The holidays, it seems, cant pass without a Scrooge story.
This years comes from the state of Pennsylvania where early this month Gov. Edward Rendell inked legislation that effectively left the future development of municipal wireless broadband services in that state in the hands of Big Broadband.
The bill lets incumbent carriers (in Pennsylvania, that would be Verizon) determine whether Pennsylvania cities can create— and charge for— municipal wireless access services. The new law came hot on the heels of Philadelphias announcement that it planned to do just that. Now, its up to Verizon to exercise thumbs-up or thumbs-down on Philadelphias wireless ambitions. The company claims it wont scotch the citys plan. But what happens when Pittsburgh, Wilkes-Barre, Scranton or Harrisburg decide to unwire?
Verizon President and CEO James ORourke declared Rendells signature on the bill “the right call for Pennsylvanians.” Advocates of municipal wireless services disagree. In a recent edition of his Wi-Fi Networking News, Editor Glenn Fleishman opined:
“Its strange how businesses that hate regulation in theory love how it supports their business models. Also strange how many folks who claim to want real markets only really want big businesses to be able to dictate to their markets what things cost.”
Its not just strange. Its discouraging—for two big reasons.
First, its a giant step backwards.
Municipal access was becoming quite the trend—much to the delight of most of us who would just like to power on and be connected. It sat on the horizon like some sort of nirvana. A world where we neither had to struggle with high fees nor endure long waits on hold when we called our individual service providers. A world where, when doing business in a distant city, we wouldnt have to suffer the mind-numbing slowness of dial-up or be held hostage to exorbitant access charges in hotel rooms. (The New York Hilton charged eWEEK.com columnist Guy Kewney $165 per night!) A world where those of us who didnt want to pay those charges wouldnt have to jump out of our pajamas and pack off in search of a hot-spot in the wee hours just to check our e-mail.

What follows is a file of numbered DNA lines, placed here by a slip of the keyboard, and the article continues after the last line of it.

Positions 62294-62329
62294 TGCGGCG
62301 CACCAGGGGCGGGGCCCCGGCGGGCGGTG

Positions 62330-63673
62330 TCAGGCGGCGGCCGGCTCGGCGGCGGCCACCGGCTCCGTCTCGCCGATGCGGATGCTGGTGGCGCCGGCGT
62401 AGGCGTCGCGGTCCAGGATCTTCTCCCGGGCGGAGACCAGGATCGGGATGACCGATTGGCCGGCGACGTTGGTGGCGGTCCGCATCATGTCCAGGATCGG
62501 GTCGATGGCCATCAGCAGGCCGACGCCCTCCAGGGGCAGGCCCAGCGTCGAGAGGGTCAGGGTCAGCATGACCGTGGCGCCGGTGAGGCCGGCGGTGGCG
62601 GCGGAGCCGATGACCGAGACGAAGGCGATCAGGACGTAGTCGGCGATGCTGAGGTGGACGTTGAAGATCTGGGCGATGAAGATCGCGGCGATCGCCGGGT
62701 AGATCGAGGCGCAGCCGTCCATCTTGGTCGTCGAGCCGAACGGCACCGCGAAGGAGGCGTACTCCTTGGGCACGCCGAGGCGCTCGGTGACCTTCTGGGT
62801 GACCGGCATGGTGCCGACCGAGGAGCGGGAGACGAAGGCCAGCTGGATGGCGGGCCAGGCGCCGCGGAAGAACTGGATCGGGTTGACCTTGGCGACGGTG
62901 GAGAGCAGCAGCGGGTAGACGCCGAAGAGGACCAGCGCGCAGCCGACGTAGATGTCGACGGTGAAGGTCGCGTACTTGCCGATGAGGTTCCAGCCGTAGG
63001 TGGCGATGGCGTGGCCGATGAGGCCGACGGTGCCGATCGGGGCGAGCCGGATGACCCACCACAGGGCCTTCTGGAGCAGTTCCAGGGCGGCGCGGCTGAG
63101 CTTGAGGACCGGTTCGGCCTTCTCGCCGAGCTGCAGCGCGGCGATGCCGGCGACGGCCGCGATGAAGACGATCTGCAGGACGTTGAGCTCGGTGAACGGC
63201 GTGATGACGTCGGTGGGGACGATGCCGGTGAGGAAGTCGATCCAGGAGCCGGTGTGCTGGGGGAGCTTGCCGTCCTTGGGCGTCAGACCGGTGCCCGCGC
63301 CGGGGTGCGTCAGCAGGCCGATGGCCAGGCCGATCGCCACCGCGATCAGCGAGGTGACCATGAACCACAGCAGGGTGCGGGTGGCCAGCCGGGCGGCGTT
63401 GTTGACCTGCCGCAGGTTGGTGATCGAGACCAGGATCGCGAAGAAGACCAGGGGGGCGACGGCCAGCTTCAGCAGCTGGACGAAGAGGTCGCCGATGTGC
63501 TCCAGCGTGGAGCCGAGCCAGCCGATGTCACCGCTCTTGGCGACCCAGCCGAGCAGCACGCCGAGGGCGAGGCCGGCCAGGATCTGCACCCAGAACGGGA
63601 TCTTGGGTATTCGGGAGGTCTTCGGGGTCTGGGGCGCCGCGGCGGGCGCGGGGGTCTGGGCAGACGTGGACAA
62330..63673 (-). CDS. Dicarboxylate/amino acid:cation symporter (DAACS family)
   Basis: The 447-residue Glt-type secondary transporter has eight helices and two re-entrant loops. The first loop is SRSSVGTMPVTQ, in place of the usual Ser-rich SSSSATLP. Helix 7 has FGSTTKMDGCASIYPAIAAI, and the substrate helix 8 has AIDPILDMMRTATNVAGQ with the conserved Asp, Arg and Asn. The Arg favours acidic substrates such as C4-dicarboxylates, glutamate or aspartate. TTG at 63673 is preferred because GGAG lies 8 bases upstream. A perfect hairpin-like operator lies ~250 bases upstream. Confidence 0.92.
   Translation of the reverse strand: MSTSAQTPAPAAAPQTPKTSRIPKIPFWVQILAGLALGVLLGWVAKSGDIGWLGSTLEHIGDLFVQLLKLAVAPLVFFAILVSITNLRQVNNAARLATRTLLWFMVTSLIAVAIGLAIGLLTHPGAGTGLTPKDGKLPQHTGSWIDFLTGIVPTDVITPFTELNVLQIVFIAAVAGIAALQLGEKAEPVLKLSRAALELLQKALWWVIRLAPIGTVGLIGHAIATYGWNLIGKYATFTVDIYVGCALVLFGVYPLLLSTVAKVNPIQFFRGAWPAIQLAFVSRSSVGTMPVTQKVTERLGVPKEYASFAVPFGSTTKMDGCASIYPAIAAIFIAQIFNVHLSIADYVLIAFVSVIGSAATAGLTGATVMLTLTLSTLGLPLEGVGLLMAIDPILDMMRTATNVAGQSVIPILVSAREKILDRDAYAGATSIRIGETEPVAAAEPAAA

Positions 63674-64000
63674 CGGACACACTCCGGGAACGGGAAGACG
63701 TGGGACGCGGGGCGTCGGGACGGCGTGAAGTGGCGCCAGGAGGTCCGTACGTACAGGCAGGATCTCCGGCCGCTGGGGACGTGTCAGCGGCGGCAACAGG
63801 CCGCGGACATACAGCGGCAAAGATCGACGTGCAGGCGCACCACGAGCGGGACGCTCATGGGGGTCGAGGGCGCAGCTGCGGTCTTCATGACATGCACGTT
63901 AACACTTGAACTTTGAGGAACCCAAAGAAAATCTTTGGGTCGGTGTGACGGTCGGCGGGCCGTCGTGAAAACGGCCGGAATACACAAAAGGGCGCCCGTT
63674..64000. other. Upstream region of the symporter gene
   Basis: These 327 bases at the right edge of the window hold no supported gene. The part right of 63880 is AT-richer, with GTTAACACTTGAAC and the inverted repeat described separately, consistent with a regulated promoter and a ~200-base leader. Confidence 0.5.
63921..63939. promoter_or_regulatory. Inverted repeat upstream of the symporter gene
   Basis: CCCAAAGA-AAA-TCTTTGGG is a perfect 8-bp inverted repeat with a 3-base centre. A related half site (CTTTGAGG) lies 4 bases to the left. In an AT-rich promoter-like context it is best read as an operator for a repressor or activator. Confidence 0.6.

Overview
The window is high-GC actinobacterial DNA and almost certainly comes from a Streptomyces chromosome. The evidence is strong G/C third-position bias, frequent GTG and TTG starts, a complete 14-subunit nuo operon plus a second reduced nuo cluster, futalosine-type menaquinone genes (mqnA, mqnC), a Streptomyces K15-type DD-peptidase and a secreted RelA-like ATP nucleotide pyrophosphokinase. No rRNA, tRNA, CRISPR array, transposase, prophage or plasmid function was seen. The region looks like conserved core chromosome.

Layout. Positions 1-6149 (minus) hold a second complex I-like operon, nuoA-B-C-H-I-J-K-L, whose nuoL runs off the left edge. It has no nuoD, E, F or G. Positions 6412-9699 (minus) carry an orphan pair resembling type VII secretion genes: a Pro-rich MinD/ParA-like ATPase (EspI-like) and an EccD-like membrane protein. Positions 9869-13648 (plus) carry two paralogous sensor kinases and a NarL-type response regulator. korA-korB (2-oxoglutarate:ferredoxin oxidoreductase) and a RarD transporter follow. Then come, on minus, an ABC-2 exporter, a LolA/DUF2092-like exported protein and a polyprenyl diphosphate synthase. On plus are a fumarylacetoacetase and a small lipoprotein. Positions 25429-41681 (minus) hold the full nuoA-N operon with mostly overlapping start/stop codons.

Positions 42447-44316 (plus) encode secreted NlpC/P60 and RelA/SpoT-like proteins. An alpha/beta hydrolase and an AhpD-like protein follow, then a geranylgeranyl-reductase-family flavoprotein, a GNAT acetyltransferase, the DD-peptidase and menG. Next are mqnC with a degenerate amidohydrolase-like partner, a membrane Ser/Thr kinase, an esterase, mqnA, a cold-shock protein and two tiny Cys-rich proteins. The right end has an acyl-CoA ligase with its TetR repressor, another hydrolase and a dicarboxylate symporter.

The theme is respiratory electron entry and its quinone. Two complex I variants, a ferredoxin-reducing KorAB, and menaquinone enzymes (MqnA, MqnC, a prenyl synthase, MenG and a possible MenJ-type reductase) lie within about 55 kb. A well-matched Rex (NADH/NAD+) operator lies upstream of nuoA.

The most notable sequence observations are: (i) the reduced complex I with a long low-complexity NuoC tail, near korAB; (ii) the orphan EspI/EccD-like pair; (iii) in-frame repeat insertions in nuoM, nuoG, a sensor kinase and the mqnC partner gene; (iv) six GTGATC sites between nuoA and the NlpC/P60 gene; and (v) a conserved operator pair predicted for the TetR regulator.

More and more, that world seemed at hand. Before the City of Brotherly Love decided to bless its residents with wireless broadband access, San Francisco got the idea, put it in place in its downtown area around Union Square, and now plans to expand it to other areas of the city. Smaller cities, as geographically diverse as San Jose, Calif., Chaska, Minn., St. Cloud, Fla., and Rio Rancho, N.M., have similar plans.
That brings us to the second discouraging item—the specious argument that putting the future of these plans into the hands of Big Broadband somehow embraces free market principles and the spirit of competition.
What about those free
Just before Christmas, muni-wireless evangelist Esme Vos, posted a copy of “model legislation” for municipal Internet access (called the Municipal Telecommunications Private Industry Safeguards Act) on her Web site. According to Vos, it is being promoted by the American Legislative Exchange Council (ALEC).
Founded in 1973, ALEC is a lobbying group with a history thats tied as deeply to conservative lawmakers as it is to big business (or, in this case, big broadband). The brainchild of Republican party regulars U.S. Rep. Henry Hyde of Illinois and Lou Barnett, a veteran of Ronald Reagans 1968 Presidential campaign, it moved from think tank to advocacy group in 1981 with the formation of a series of task groups charged with developing model legislation. And, it boasts an unusually successful track record.
“This ridiculous piece of nonsense, masquerading as model legislation like the Uniform Commercial Code,” writes Vos, “is making the rounds of U.S. state legislatures.”
Ridiculous, perhaps. But it is also formidable. And, in the case of Pennsylvania, it was successful.